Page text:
Report of the Proceedings

 

The United Nations Convention on the Rights of Persons with Disabilities International Conference

 

U.S. Federal Transit Administration

U.S. International Council on Disabilities

American Public Transportation Association

 

 

July 27-28, 2009

Washington, DC

 

 

 

This conference was organized to provide information regarding the CRPD’s history, context, content and status, as well as explore aspects of the CRPD’s successful implementation in countries seeking to promote the full inclusion of people with disabilities in all areas of life.

 

This report was drawn from transcriptions of oral summaries provided in closing each day’s proceedings.

 

 

 

 

 

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Opening Reception

Sunday, July 26, 2009

The opening reception for the conference was intended to celebrate the 19th anniversary of the Americans with Disabilities Act (ADA), herald the Convention on the Rights of Persons with Disabilities (CRPD), and honor the longtime public service career of Mr. Norm Mineta.  The program of speakers included figures that have served the United States as advocates and policymakers, and have demonstrated a commitment to the civil rights and inclusion of persons with disabilities.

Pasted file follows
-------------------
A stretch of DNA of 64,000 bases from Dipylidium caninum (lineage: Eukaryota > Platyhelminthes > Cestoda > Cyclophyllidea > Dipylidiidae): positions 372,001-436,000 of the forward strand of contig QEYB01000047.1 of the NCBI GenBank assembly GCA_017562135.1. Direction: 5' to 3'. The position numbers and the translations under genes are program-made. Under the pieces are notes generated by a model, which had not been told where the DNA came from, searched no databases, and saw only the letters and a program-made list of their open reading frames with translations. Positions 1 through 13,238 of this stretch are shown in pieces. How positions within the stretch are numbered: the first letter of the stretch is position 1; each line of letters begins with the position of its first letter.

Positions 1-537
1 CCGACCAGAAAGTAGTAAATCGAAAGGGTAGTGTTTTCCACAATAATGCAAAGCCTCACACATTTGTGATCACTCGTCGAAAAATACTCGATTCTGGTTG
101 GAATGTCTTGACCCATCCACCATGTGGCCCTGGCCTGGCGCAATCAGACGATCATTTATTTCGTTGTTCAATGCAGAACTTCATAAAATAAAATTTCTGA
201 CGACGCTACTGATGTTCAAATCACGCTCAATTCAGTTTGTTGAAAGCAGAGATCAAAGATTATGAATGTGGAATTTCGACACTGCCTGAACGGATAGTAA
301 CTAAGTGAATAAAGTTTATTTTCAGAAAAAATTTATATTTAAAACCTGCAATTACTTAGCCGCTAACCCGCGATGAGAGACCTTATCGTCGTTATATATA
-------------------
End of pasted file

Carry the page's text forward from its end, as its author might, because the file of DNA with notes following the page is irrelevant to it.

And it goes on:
Representatives of the three host organizations provided opening remarks and reflected on the passage of the ADA, the advancement of public policies for inclusion and access, and the disability, civil and human rights movements.  They were:

  • William Millar, President, American Public Transportation Association
  • Marca Bristo, President, United States International Council on Disabilities
  • Michael Winter, Senior Program Analyst, U.S. Federal Transit Administration

 

Representing the Obama Administration, White House Staff Member Kareem Dale spoke about the Administration’s celebration of the anniversary of the ADA and the recent announcement of U.S. signature to the Convention on the Rights of Persons with Disabilities.  Mr. Dale also spoke about the President’s recent announcement of the creation of a special assistant position at the U.S. Department of Transportation on accessibility policy.

 

Congressman James L. Oberstar of Minnesota provided the keynote address of the evening, recognizing special guest and the evening’s honoree, Former Secretary of Transportation Norman Mineta.  Representative Oberstar shared his memories of working with Mr. Mineta on a variety of legislations, and of the honoree’s commitment to ensuring the rights and access of persons with disabilities in public transportation and throughout society. 

 

The following quote was shared with the audience by USICD President Marca Bristo, and is attributed to Mr. Mineta during his time representing the 13th Congressional district of California in the U.S. House of Representatives, delivered on the House floor in support of passage of the ADA: